Sweet by Dani Couture, with its candy stripe cover and carnivalesque font, has a saccharine veneer that implies this book may be both immensely satisfying and regrettable in its intensity. However, Couture’s second volume of poetry manages to delight without overwhelming, and Sweet has a complexity that extends far beyond the notes detectable by our mammalian taste buds. In this work, Couture does not savour the Sweetness of anything. She explores instead the act of longing, and how desire leaves one vulnerable and exposed to the unforeseen.
Tension between city and country dominate the book, but rather than mythologize one side (as is often the case), Couture weighs and measures each with the same scrupulous, unsentimental eye. Commuters, sullen teenagers, and suburban homeowners are studied as dispassionately as gulls, bears, and weather. Couture opens the book the sweeping pronouncement: “I cannot love you all and won’t.”
Indeed, the narrator of Sweet is almost always outside the frame, ambivalent, observant, judging (or aware of judgment being passed), aware that something is lacking, aware of an irony no one else sees. The use of third-person “you” proliferates here, and at times creates an intimacy with the reader; at other times it feels accusatory or evasive and resulted in my retracting. With Sweet, I longed at times for more interior-ness in the narration: the way rush hour crowds and expansive wilderness both can cause a person to dissociate and begin to reflect lucidly about their own existence. But, the externalized focus we hear in Sweet is key. The voice admires the inhabitants of these cleaved worlds – specifically because they are at such ease within their reality, so unquestioning of themselves. The voice aspires to achieving the same kind of peace.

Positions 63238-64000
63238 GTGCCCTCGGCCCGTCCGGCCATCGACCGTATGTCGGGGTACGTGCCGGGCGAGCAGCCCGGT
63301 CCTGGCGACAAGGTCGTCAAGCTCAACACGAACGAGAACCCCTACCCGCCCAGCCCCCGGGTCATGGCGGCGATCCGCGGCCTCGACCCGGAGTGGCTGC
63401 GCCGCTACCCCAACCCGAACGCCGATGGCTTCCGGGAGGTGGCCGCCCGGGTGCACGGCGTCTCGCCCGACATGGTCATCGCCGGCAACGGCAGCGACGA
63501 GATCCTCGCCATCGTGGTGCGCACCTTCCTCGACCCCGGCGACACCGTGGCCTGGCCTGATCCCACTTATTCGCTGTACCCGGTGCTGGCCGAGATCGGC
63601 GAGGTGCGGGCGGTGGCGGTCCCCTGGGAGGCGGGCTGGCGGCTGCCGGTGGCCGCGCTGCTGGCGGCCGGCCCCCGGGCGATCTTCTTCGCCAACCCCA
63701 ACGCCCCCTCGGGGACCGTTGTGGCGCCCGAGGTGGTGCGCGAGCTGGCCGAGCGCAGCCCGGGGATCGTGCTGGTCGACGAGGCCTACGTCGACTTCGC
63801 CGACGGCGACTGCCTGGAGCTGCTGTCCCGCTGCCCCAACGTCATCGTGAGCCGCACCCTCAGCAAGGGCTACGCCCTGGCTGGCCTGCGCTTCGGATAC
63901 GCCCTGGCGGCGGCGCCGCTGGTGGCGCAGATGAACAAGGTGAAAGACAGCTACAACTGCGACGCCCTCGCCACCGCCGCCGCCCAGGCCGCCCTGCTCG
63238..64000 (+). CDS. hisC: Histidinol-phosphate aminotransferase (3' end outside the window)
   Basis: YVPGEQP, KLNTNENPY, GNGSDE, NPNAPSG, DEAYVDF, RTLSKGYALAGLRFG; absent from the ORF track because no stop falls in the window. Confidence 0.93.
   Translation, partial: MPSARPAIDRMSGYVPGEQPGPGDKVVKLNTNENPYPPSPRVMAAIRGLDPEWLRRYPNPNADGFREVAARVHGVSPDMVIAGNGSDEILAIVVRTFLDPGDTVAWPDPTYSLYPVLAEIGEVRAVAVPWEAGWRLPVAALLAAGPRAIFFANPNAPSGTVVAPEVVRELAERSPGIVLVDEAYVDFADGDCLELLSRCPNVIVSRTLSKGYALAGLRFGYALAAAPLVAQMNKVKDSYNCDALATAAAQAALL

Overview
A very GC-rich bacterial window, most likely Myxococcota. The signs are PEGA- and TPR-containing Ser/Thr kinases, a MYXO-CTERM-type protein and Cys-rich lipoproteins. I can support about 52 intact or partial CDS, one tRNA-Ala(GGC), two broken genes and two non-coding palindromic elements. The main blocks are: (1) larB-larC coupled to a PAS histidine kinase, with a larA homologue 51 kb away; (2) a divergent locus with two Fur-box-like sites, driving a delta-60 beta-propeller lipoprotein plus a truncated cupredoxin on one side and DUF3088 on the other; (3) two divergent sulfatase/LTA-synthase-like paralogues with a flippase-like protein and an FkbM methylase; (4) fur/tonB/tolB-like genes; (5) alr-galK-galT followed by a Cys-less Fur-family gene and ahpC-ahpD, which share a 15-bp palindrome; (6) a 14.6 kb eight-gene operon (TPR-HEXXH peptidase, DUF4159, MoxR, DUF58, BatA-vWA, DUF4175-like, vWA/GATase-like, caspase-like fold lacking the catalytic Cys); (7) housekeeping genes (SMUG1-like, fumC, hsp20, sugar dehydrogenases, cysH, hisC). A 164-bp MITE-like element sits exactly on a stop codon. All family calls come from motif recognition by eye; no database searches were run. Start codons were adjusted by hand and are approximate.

One of Couture’s most compelling themes is of injury and accidents – outcomes that occur due to proximity and circumstance: storms, fractures, bad timing, one creature’s needs and desires buffeting against another’s. In “Fair Game,” Couture highlights the barbarism of animals who have broken into and raided the cottage: “…a door torn off its hinges / a signature carved into counter.” But we, too, are motivated without questioning the impact of our desires: “I picked the already thin / blueberry bushes clean / and for a year afterward / the bears roamed hungry — / picking off campers in crisp red tents.”
Bears are a recurrent motif in Sweet, and are an effective metaphor: In all their ferocity, they are simply doing what comes naturally. In “Ninety-Six Stitches,” Couture anthropomorphizes the bear’s reasoning behind an attack: “It’s her fault / for being so pink /perfect young / and running.”
With its fable-like qualities and hawk’s eye view, I wanted Sweet to resolve firmly, to solidify into stiff, whipped peaks: I wanted it to impart some kind of parable, or survival skills, but of course all of that would cut too clean. Toward the end of the book, in the title poem, we are advised: “the bears want not / the honey, but the bees. Carry a swarm / in your pocket to meet the beasts you meet.” However, the final poem, “Dinner in the City” ends with guard completely down, uncertain, alone, and reflective. It is a messier and less heroic ending than being prepared to battle bars with bees. Yet it is much starker in its reality: “…my failed marriage: a final trip to the zoo, the grizzlies, our last fifty dollars….Driving down soft gravel roads. What forgiving fields will have me now?”
Dani Couture, Sweet (Toronto: Pedlar Press, 2010).
Paperbound, 79pp., $20.
Reviewed August 2011, for Arc Poetry Journal